“In America, the food was different too, more diverse, with more access to all these different cuisines. In Chicago, Rosy’s family loved that I was curious about food, so they took me to Jewish delis, Chinese and Italian Restaurants, and The Cheesecake Factory. I was in heaven! That’s a big part of my love for America. I had never experienced never-ending Indian buffets before. I got introduced to lots of different cultures in America. It was so exciting. When I was growing up in Denmark, there weren’t many people from different cultures. Even the Italian restaurants were owned by Danes.
“One thing I found funny was when they took me to a pancake house for brunch. In Denmark, we never eat pancakes for breakfast or brunch. Always for dessert after dinner.
“And the grocery stores had wide aisles and so many different kinds of cereal! I embraced it. Then I discovered hot fudge sundaes. I was ready to move.”
So Kim and Rosy moved to Chicago. Kim was 35. Two years later, in 1999, they moved to Berkeley.
“The Bay Area is different. I feel like a Berkeleyite more than an American or a Dane. I identify with the values, the social consciousness, the creativity, the way diversity is embraced here.”
It wasn’t until about eight years after his move to the US that Kim started to miss certain Danish foods. “It took me years to get used to the butter here. Denmark has better butter, cheese, Danish pastry and cinnamon rolls. They are sweet in a different way, more crispy. I never eat Danish pastries here. And I missed the hot dog stands that are everywhere in Denmark.”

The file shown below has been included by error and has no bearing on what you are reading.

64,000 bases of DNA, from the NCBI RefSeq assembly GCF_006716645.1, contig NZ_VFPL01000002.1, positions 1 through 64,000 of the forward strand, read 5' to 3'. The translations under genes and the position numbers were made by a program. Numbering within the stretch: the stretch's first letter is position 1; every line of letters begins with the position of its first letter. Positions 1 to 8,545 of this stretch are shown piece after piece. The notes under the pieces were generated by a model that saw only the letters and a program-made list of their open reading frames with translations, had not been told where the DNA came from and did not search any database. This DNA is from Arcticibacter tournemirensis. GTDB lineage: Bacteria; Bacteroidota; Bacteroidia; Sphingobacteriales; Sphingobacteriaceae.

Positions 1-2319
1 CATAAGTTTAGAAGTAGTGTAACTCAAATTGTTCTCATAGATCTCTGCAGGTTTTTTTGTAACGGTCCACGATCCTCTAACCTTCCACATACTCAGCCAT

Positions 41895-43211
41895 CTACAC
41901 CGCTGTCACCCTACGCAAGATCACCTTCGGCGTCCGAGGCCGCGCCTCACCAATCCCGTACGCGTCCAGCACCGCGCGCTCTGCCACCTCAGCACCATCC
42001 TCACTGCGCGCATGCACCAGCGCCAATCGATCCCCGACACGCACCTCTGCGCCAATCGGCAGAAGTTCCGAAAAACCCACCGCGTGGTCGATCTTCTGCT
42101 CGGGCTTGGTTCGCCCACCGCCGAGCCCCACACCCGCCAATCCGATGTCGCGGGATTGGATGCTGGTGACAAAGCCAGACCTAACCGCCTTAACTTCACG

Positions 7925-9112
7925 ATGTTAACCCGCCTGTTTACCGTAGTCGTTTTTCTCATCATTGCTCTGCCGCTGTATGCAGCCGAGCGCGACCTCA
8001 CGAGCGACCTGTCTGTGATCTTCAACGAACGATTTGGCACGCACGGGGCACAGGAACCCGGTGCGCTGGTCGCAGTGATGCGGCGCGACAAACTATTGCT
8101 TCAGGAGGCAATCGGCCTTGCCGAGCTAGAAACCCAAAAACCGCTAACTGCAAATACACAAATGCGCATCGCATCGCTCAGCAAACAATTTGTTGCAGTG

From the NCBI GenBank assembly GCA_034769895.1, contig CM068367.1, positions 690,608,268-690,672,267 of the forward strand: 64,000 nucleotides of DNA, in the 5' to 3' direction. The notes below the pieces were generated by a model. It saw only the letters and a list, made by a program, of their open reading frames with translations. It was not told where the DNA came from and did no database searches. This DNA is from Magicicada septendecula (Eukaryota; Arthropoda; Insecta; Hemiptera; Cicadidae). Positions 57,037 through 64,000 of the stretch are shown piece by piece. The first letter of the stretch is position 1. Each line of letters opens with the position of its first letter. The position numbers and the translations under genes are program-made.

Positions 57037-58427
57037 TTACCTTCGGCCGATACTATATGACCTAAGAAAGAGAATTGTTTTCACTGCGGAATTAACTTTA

Kim, who established a popular online Danish dating service, travels to Denmark once or twice a year. “When I go back now, I always have smørrebrød tartare, with ground raw meat, eggs, capers and onions.”
There are certain traditional Danish holiday foods that Kim wanted to enjoy again, too. During the entire month of December, Danes host gløgg and æbleskiver get-togethers. (I was lucky enough to attend Kim and Rosy’s December party last year and wrote about it.)
Kim’s gløgg (warm, mulled wine) packs quite a punch, thanks to the added raisins and almonds that he soaks overnight in a combination of vodka and port. He mixes red wine with a bottled gløgg drink mix sold at Nordic House in Berkeley.
“I do make special food for Christmas Eve. It’s a stretch – I’m not a big chef. The traditional meal is crispy pork ribs, caramelized potatoes and gravy, red cabbage. (But we don’t do pork).
“We’re spiritual, not religious. And we respect each other’s culture. We often have Shabbat dinner at friends’, with the challah and chicken. I’ve learned about the Jewish traditions, the kugel and latkes. I actually make some mean latkes. Really Jewish food is not that far from Danish food. We have a lot in common (like the herring and the sweet noodle dish.)”
Besides his Danish online dating service, Kim has worked as a web designer, but his new passion is filmmaking, which he is currently studying at Berkeley City College. (He has made several short films for Berkeleyside.)
“My latest project is to make a full-length feature film about Danes in America, called Happiest Immigrants. There were a couple of recent studies that rated Danes as the happiest people in the world.”
“But I don’t think Danes are really that happy; there’s still suicide and [mental] illness. Maybe when they answered the survey, they meant that they were ‘satisfied’ because they just don’t have big expectations. Perhaps they didn’t want to say negative things? Danish people are proud of their cozy little Denmark. Coziness is a big thing in Denmark. We have a word for that: hygge. I think it’s the feeling of being the butter in the center of a bowl of oatmeal.
Anna Mindess is a freelance writer and sign language interpreter who lives in Berkeley. Follow her food adventures on her blog, East Bay Ethnic Eats, where this article first appeared, or on Twitter @EBEthnicEats. This is the second in a series of immigrants’ stories told through a food lens. The first one was “Food makes friends”: Cooking Turkish in Berkeley.